“Insufficient preparation may cause the horse to lose energy and confidence over the fences,” says Johns. “If a horse is pressed beyond their physical abilities, they are more likely to sustain an injury.”

Ashton adds that especially at the lower levels, proper condition helps a horse — maybe even one that lacks the ideal eventing physique — become a better cross-country mount by readying his body for the task at hand. 

Additionally, to be safe on cross-country, horses must be ready for any obstacle they might encounter at a specific level. This comes easy for many Thoroughbreds, Ashton says, thanks to their bold, observant and typically careful nature.

Preparing horses for cross-country courses involves exposing them to water, ditches and banks, she says, “all over undulating terrain. Downhill and uphill terrain make a single fence completely different obstacles.”

Of course, there’s no way to completely avoid the surprise of a new or particularly “scary” obstacle at a competition. But showing them a variety of obstacles ahead of time (and ensuring he clears them safely) can help reduce the likelihood of a spook, stop or fall at an unfamiliar fence.

Ashton says it’s been her experience that Thoroughbreds’ brains work very rapidly, and they’re quicker to move their legs and feet than other breeds, traits she says can help them get out of sticky situations easier than slower-moving horses.

“The downside is sometimes their quick movement can cause the rider to dismount sooner than expected,” she concedes with a laugh.

The Bottom Line 

There are no statistics to prove that a Thoroughbred (or any breed, for that matter) is the safest horse to ride cross-country. But Ashton and Johns agree that, on a whole, the breed embodies many of the characteristics of a good cross-country horse.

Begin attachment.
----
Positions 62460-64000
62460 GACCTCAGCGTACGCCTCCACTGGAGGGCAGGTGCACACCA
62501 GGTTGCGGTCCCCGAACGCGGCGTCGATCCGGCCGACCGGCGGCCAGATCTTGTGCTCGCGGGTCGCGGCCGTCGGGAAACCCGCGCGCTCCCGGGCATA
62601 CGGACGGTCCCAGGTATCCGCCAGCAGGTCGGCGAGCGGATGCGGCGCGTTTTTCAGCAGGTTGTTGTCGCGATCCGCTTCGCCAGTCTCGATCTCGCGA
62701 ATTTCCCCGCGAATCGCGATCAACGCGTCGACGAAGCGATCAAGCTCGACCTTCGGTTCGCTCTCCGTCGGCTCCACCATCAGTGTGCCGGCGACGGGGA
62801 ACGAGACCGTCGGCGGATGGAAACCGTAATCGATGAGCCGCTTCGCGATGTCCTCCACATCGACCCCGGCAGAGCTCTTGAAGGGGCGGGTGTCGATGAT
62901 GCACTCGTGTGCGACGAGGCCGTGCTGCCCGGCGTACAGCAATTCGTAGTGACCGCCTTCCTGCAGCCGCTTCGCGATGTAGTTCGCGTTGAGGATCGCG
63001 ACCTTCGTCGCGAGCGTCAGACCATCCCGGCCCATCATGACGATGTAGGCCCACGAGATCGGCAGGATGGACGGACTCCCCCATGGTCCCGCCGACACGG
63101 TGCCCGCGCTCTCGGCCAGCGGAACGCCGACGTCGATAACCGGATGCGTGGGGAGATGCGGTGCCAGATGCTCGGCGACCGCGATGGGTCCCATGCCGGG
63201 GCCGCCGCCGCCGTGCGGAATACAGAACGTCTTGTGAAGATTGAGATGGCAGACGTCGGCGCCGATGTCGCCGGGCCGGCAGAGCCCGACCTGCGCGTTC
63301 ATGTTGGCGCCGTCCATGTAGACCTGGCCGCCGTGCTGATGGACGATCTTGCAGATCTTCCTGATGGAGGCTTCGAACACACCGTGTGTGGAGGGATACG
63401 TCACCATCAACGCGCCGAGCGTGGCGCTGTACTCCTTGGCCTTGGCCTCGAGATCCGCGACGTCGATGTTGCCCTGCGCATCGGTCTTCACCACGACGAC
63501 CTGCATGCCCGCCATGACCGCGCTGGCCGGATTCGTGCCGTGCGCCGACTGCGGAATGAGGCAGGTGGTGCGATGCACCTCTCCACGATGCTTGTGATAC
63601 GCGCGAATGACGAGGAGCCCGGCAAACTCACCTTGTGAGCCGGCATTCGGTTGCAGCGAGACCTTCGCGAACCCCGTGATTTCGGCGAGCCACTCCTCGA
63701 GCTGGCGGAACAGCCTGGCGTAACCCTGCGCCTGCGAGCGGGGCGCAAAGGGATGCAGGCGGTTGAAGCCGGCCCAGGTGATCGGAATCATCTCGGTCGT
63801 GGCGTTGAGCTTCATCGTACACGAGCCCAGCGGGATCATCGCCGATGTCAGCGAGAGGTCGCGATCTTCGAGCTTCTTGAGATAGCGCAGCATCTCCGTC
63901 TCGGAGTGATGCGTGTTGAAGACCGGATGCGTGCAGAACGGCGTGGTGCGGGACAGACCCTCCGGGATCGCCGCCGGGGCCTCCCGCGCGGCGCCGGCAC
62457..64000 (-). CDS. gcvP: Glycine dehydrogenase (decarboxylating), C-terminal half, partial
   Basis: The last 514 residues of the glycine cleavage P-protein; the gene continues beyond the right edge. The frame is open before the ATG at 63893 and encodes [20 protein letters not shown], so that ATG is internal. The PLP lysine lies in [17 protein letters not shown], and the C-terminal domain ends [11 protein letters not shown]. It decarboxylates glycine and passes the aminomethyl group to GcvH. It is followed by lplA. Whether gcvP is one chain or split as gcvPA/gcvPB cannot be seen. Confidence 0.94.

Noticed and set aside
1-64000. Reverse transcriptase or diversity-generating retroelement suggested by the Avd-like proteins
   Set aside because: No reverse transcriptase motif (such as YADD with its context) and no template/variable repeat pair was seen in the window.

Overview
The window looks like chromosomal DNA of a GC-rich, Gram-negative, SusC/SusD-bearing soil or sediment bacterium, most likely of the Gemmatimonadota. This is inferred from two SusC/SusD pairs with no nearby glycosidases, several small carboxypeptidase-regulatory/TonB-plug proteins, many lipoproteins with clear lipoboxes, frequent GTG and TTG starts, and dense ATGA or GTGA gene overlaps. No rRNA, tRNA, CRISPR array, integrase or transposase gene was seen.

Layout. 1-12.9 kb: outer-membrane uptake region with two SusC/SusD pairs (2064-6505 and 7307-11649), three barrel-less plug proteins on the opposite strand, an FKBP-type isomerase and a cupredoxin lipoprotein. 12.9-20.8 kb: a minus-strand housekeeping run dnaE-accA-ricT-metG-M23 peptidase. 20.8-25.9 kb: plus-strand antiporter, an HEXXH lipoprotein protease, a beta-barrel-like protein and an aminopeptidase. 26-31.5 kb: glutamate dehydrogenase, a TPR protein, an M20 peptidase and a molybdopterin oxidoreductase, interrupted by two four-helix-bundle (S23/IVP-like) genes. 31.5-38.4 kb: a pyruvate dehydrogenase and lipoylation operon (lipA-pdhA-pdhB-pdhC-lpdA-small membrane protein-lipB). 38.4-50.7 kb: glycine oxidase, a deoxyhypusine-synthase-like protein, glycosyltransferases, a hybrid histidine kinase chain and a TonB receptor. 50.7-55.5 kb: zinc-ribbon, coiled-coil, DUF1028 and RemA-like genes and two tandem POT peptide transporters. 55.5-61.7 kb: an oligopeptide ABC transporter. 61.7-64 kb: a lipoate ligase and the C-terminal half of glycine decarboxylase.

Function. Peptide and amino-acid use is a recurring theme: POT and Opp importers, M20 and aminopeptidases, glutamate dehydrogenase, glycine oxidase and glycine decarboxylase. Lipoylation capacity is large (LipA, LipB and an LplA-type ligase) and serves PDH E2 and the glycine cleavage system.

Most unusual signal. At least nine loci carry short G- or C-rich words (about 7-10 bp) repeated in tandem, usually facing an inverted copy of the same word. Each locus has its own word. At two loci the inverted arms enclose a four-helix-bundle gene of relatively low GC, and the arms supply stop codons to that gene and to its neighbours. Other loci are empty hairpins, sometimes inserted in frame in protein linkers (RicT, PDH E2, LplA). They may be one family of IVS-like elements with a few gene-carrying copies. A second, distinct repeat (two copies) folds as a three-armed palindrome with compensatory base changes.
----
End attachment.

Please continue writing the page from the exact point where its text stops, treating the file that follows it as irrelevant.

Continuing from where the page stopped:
“It is the individual’s responsibility to choose the most suitable possible mount to either compete on themselves or have their students or their kids ride,” says Ashton. “People need to be educated that it is not really how pretty and big a horse is that makes him safe — and fun — to ride cross-country.” Also important for safety is competing at levels appropriate to the horses’ and riders’ physical or mental abilities.

Thoroughbreds, like all eventers, must be properly trained and conditioned and sound enough for the job to be safe and satisfactory mounts. But when you find an “OTTB unicorn”, you’re in for the ride of your life.

“My favorite kind of horse to ride across country is one that is calm enough that he’s easy to ride and steer, yet interested enough to want to go, and quick enough to literally think on his feet,” says Ashton. “I haven’t managed to find that in anything other than a Thoroughbred.” 

This article was originally published in the Spring 2018 issue of Off-Track Thoroughbred Magazine, the only publication dedicated to the Thoroughbred ex-racehorse in second careers. Want four information-packed issues a year delivered to your door or your favorite digital device? Subscribe now!